A better pictographic representation of the below answer could be found here
I hope that this answer helps someone on a lookout for great books.
- Started off this year with this colossal book- ‘The Count Of Monte Cristo’ by Alexandre Dumas:
2. Then moved on to Haruki Murakami’s ‘Blind Willow Sleeping Women’: (it makes a quick read, and an enjoyable one at that)
3. Having had enough of fiction I picked up this absolutely brilliant book on AMUL’s founder Verghese Kurien and the book goes by the name ‘I Too Had A Dream’:
4. Now, this was a brilliant read. A sad one, but a perception changer: ‘When Breath Becomes Air’ by Paul Kalanithi
5. I always make it a point to return to Fyodor Dostoyevsky to get insight into human beings, I haven’t seen characters any more powerful than the ones in his books, and this book ‘Crime And Punishment’ was no different:
6. ‘Sikhs’ by Nilanjan Mukhopadhyay made it to my reading list of this year just because I wanted to know more about the times that bear such historical significance. In hindsight, though, I feel, that there must be better options out there:
7. Ah, it’s a privilege, every time, to hold a book written by R.K Narayan, and ‘The Guide’ makes no exception:
8. I read this book just because Shahrukh Khan once mentioned this book as his favourite, and he happens to be mine. ‘The Hitchhiker’s Guide To The Galaxy’ by Douglas Adams is the funniest book I have ever read:
9. ‘India After Gandhi’ by Ramachandra Guha:
as huge as the country, as insightful as its history:
10. ‘Letters From A Father To His Daughter’ by Jawaharlal Nehru.
Jawaharlal Nehru for me, if nothing more, will always remain an epitome of articulation and brilliance.
11. ‘Death Of A Salesman’ by Arthur Miller
12. ‘The Richest Man In Babylon’ by George S Clason
13. The most beautiful book I have read this year, and the one that has made it to my re-read list is ‘The Narrow Road To The Deep North’ by Richard Flanagan. This man booker winner (2014 winner) book has so much to offer. A highly recommended book:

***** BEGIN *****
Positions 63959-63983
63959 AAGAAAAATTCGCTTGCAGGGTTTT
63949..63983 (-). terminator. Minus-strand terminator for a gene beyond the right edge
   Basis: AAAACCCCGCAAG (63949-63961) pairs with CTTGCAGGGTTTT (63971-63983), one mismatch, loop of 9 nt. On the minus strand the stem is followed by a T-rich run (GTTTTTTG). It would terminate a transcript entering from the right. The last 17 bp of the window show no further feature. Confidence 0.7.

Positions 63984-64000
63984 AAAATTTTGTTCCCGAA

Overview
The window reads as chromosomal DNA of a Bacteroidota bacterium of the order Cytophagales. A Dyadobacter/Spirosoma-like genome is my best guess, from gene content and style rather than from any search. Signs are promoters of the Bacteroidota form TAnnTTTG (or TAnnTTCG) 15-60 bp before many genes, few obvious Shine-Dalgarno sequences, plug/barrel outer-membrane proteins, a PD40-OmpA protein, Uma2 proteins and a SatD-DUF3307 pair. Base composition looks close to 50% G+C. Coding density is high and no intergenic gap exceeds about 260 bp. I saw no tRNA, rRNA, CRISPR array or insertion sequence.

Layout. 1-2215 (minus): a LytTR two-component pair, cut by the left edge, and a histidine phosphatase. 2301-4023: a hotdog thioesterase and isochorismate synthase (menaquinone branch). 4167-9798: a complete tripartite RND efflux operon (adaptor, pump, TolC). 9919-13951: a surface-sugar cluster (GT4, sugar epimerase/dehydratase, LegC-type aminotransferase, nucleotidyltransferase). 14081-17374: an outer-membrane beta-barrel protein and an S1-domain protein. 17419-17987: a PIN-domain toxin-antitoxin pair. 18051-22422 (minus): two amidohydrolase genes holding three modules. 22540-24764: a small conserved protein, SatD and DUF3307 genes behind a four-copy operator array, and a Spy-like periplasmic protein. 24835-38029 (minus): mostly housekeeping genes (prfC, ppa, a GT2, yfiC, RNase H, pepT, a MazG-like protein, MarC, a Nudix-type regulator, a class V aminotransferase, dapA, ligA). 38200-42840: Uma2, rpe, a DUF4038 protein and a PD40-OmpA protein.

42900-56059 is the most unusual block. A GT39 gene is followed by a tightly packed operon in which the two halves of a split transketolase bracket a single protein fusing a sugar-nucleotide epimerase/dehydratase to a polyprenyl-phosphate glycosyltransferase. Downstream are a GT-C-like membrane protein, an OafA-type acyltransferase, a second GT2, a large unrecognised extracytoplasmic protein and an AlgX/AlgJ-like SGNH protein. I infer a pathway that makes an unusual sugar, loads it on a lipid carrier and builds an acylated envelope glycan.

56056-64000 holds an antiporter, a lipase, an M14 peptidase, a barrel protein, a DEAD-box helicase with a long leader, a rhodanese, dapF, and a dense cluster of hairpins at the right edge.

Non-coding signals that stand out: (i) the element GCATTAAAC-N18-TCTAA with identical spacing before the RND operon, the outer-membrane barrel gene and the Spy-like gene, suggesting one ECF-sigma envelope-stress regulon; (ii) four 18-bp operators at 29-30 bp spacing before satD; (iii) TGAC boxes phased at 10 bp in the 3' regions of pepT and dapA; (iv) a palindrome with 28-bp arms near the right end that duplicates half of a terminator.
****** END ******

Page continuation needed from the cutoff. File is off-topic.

14. My Man Jeeves by P.G. Wodehouse
15. The Grapes Of Wrath by John Steinback
16. Koi Deewana Kehta Hai by Kumar Vishwas
17. ‘Colorless Tsukuru Tazaki And His Years Of Pilgrimage’ by Haruki Murakami:
18. ‘Things Fall Apart’ by Chinua Achebe
19. ‘In Other Words’ by Jhumpa Lahiri (Highly recommended for people pursuing new art; especially people exploring a new language)
20. ‘The Gene’ by Siddhartha Mukherjee (Oh, a must read!)
21. ‘The Nose’ by Nikolai Gogol is as brilliant as any other Russian Literature. And I love it.
22. ‘Men Without Women’ by Haruki Murakami (Murakami and his never disappointing tales) Some brilliant short stories.
23. ‘Swami And Friends’ by R.K. Narayan
24. ‘The Guenrsey Literary And Potato Peel Society’ by Mary Ann Shaffer
25. ‘A Man Without A Country’ by Kurt Vonnegut (This is hilarious!)
26. ‘My Truth’ (Indira Gandhi’s biography; from collection of her speeches).
27. ‘We Should All Be Feminists’ by Adichie Chimamanda Ngozi: (Highly recommended to everyone)
28. ‘Tuesdays With Morrie’ by Mitch Albom: (Best self help book I have read so far)
29. ‘Man’s Search For Meaning’ by Viktor E. Frankl (Highly recommended)
30. ‘Myth=Mythya’ by Devdutt Pattanaik (No one teaches Hindu Mythology a like the way Mr. Pattnaik does):
31. ‘One Hundred Years Of Solitude’ by Gabriel Garcia Marquez
32. ‘Never Let Me Go’ by Kazuo Ishiguro:
(Highly recommended to those ona. lookout for a new author who writes brilliant stuff)
33. ‘The Remains Of The Day’ by Kazuo Ishiguro:
34. ‘A Brief History Of Time’ by Stephen Hawking:
35. ‘The Diary Of A Young Girl’ by Anne Frank
36. ‘A Tale Of Two Cities’ by Charles Dickens
No one makes the sun set and the moon take charge better than Dickens.
37. ‘The Meek One’ by Fyodor Dostoyevski.
Out of my love for Dostoyevsky. Makes a wonderful read.
38. Wuthering Heights by Emily Bronte.
39. Patriots and Partisans by Ramachandra Guha
40. The Nun’s Priest Tale by Geoffrey Chaucer
41. Heart Of Darkness by Joseph Conrad
42. Inner Engineering by Sadhguru
43. Pride and Prejudice by Jane Austen:
44. Lincoln in the Bardo by George Saunders:
45. A Portrait of the Artist as a young man by James Joyce
Happy New Year! And, may you get all the time in the world to read.